Extending our findings from the phantom scans, we have shown that the iterative reconstruction technique used in this study (iDose4), combined with prospective ECG gating in 256-slice MDCT can significantly decrease radiation dose in patient scans without negatively impacting IQ. Results from this study showed that there were no significant differences in subjective and objective IQ between Group 2 (reduced dose patient scans) and Group 1 (routine dose). The CTDI and ED in the Group 2 were decreased by 63% and 62% respectively compared to Group 1 (p<0.05). The effective radiation dose in the Group 2 reached 1.21±0.14 mSv. The extent of radiation dose savings is similar to recent findings 
. The dual benefits of maintaining (or even improving IQ) at low radiation dose could make the use of IRT in virtually all patient cohorts, especially in those sub-groups that are sensitive to radiation dose (younger population like infants and pediatrics) and those who require re-examination for follow-up of coronary plaque progression, percutaneous transcoronary angioplasty, coronary artery bypass grafting (CABG), etc.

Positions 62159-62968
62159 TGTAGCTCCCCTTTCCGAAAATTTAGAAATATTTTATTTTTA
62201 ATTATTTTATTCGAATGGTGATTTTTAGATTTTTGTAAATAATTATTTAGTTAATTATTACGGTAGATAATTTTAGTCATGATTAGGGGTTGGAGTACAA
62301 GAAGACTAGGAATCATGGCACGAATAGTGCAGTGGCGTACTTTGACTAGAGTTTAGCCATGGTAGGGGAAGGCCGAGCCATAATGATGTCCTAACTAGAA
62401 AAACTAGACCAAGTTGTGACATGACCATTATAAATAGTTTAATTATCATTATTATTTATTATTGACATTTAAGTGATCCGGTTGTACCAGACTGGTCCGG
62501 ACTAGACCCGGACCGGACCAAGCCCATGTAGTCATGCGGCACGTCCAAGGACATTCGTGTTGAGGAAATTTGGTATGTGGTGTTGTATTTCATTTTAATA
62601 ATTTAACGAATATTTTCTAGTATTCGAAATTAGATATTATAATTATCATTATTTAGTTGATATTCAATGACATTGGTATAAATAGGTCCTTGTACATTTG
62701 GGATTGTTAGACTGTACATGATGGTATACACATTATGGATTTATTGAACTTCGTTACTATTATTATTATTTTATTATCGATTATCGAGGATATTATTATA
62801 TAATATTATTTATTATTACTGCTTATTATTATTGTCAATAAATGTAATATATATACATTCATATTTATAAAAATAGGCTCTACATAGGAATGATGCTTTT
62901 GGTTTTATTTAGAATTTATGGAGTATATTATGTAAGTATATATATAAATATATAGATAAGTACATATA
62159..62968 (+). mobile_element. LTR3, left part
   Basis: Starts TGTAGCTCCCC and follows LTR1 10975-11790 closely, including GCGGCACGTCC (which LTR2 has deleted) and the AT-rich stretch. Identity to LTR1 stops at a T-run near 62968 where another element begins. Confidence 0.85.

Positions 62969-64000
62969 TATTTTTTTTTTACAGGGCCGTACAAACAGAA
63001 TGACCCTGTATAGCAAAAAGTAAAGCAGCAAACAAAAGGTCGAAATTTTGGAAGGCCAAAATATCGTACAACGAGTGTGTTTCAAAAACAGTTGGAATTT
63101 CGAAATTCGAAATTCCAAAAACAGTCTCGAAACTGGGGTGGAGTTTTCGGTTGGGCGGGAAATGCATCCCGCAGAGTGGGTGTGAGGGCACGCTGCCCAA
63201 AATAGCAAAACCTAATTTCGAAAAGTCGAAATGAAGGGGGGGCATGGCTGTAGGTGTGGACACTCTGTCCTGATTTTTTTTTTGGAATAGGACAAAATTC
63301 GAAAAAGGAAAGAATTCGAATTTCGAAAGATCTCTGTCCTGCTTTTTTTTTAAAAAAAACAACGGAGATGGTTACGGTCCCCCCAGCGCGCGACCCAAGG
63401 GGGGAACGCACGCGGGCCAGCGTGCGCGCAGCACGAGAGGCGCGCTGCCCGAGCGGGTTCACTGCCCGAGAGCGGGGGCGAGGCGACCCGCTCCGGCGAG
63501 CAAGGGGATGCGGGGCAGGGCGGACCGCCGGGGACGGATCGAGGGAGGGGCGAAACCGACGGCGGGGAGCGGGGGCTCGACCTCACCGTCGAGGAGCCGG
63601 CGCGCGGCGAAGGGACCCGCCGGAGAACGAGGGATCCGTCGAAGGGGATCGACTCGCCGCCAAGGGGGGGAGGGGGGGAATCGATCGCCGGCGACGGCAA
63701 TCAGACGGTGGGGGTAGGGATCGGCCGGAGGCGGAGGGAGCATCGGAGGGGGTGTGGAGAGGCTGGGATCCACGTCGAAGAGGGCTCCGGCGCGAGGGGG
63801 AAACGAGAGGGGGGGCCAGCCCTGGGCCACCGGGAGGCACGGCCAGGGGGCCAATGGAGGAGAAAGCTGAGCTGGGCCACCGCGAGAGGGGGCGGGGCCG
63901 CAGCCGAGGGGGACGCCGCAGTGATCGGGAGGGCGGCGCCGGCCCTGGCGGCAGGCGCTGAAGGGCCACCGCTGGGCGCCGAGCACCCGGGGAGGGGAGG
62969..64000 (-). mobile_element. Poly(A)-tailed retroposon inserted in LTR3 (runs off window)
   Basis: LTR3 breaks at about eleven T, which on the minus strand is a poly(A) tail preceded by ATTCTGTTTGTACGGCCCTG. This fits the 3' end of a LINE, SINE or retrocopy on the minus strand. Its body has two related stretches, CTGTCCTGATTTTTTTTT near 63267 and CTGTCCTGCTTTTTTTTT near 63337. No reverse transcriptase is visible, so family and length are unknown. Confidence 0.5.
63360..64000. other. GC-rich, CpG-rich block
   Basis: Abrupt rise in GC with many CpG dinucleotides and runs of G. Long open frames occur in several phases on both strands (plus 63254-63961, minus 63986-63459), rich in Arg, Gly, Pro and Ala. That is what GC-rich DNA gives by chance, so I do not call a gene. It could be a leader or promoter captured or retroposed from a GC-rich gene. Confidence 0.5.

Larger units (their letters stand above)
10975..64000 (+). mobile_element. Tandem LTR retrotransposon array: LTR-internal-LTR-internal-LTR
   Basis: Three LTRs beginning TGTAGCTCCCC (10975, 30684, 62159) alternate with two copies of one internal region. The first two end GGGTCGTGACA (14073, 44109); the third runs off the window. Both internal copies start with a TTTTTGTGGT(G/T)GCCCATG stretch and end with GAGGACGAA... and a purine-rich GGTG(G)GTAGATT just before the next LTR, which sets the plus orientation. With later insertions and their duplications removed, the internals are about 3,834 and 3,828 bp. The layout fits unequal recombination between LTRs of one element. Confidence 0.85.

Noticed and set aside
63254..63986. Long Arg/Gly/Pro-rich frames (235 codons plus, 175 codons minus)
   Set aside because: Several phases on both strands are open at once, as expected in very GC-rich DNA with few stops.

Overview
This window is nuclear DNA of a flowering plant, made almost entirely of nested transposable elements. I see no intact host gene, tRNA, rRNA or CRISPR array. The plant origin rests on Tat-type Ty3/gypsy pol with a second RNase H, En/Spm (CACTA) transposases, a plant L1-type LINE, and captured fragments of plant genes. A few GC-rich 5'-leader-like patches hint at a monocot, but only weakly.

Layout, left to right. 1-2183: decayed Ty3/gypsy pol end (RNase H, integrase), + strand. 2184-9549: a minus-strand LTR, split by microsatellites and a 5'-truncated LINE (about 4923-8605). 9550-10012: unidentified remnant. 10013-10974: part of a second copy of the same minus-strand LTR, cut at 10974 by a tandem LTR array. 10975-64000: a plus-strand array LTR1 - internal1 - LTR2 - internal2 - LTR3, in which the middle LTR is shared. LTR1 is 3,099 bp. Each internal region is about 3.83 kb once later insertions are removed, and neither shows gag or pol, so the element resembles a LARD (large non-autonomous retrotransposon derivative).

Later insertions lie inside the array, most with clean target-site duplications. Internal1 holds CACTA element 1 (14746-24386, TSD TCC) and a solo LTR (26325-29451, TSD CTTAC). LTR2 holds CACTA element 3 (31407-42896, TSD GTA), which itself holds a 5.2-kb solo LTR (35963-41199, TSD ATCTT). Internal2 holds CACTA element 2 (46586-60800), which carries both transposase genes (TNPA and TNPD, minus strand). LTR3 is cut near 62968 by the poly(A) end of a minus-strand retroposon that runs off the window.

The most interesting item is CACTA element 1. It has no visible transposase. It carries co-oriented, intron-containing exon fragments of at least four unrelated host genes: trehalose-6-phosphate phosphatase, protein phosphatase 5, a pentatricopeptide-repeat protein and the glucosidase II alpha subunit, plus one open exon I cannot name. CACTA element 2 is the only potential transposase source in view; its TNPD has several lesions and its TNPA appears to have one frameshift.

The limitations of this study are as follows: (1) Our sample size was small and we did not adjust the protocol according to the BMI/body weight of the individual patients (the BMI ranged from 23 to 29 in our study). (2) We only focused on the overall image quality and did not investigate the effect of the IRT on coronary artery plaque and the diagnostic accuracy by comparing with the respective gold standards. (3) We did not evaluate the reconstruction time of the IRT compared to the conventional FBP, which may influence its wide clinical application; but the IRT used in this study had a reconstruction time of about 20 images per second making it clinically practical.
In conclusion, our results of phantoms and the subjects with normal body weights confirmed that the iterative reconstruction technique (iDose4) used in prospectively ECG-triggered 256-slice coronary CTA can greatly decrease image noise and improve image quality, while at the same time providing radiation dose reductions of up to 63%.